Welcome to Scribd, the world's digital library. Read, publish, and share books and documents. See more
Standard view
Full view
of .
Look up keyword
Like this
0 of .
Results for:
No results containing your search query
P. 1
Lesson 15 the Eurocurrency Market

Lesson 15 the Eurocurrency Market

Ratings: (0)|Views: 4,301|Likes:
Published by jitinwadhwani

More info:

Categories:Topics, Art & Design
Published by: jitinwadhwani on Jan 25, 2010
Copyright:Attribution Non-commercial


Read on Scribd mobile: iPhone, iPad and Android.
download as DOC, PDF, TXT or read online from Scribd
See more
See less





Lesson 15 The Eurocurrency Market
Teaching Points:
1. the definition of Eurocurrency2. the basic characteristics of the Eurocurrency market3. the origin of the Eurocurrency market4. the reasons for the development of Eurocurrency market5. the reasons for interest rate differences that exist between the Euromarket and the domesticmarket6. how interest rates are quoted and charged under different situations
II. Teaching Aim:
1. Understand the definition of Eurocurrency and the basic characteristics of the market2. Understand the origin of the market and the reasons for its development3. Understand the reasons for interest rate differences that exist between the Euromarket and thedomestic market4. Understand how interest rates are quoted and charged under different situations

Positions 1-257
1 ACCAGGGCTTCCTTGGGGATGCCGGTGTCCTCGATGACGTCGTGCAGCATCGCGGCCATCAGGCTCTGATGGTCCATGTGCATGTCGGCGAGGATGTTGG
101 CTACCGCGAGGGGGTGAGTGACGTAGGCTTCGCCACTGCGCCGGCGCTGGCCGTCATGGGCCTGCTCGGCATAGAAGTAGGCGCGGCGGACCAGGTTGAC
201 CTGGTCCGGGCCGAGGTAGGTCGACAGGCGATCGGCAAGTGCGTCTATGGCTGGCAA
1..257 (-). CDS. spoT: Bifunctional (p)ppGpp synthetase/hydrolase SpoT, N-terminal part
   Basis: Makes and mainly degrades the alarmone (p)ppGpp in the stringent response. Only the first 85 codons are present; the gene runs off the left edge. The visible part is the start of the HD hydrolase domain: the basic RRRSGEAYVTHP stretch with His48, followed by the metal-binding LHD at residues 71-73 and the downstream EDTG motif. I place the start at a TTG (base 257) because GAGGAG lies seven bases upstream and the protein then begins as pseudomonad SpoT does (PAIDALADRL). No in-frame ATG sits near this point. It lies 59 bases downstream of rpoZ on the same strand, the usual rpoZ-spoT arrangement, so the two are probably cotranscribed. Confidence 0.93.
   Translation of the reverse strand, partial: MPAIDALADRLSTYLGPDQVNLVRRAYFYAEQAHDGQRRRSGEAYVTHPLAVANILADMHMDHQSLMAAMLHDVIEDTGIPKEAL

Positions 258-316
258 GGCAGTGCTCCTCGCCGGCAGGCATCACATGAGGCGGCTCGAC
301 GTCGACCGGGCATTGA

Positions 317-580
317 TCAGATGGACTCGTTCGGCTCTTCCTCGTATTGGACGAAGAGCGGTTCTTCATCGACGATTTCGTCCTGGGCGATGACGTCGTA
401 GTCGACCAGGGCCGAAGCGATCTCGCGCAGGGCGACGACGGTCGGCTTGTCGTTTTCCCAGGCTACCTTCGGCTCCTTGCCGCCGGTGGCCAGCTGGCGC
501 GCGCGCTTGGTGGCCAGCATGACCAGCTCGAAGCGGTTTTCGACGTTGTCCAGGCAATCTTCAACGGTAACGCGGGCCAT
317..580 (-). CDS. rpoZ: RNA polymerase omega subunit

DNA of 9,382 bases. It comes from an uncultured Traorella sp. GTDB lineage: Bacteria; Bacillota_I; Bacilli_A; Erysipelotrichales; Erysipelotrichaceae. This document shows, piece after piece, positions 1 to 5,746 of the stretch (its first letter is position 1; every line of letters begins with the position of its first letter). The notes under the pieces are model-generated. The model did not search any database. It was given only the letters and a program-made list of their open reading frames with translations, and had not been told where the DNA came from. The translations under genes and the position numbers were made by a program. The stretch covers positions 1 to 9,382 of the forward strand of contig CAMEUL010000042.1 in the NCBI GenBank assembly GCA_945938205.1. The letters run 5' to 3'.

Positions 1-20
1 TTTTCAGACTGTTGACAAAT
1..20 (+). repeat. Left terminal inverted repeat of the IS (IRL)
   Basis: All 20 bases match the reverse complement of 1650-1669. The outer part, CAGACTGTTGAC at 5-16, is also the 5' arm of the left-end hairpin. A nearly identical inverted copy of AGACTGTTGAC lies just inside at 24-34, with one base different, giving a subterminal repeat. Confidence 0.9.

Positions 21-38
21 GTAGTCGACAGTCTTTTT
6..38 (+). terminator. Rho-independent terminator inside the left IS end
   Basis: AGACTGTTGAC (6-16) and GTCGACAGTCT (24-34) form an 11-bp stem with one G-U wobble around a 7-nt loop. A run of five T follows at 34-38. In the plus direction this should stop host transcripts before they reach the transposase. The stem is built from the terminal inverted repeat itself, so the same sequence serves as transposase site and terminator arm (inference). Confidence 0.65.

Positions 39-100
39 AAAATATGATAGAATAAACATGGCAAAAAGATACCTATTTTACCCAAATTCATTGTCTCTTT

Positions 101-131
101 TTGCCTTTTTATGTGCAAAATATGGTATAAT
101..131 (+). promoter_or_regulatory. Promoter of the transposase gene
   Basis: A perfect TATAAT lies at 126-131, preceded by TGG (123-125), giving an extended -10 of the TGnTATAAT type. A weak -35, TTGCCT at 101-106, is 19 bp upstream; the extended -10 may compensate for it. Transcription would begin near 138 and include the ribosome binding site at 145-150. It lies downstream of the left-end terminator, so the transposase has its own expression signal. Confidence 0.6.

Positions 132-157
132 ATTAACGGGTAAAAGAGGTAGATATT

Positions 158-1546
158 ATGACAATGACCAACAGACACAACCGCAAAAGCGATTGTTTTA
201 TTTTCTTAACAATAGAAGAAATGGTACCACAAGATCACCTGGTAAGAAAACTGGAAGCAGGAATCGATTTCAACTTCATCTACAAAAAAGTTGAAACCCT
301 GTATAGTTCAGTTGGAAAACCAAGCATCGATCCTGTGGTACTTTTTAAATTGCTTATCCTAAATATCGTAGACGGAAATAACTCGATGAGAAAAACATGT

III. Teaching Periods:
Totally 12 teaching hours
IV. Teaching Process1. Background Knowledge 
The Eurocurrency market plays an important role in international finance. // Because of thenature of the market and the absence of restrictions, it provides the most convenient financialservice at the lowest possible cost. // This text is a general survey of the market. // (1). It beginswith the definition of Eurocurrency and the basic characteristics of the market. (2). It thenexamines the origin of the market and the reasons for its development. (3). This is followed by adiscussion of interest rate differences that exist between the Euromarket and the domestic marketlargely due to controls in the latter market. (4). This text concludes by illustrating how interestrates are quoted and charged under different situations.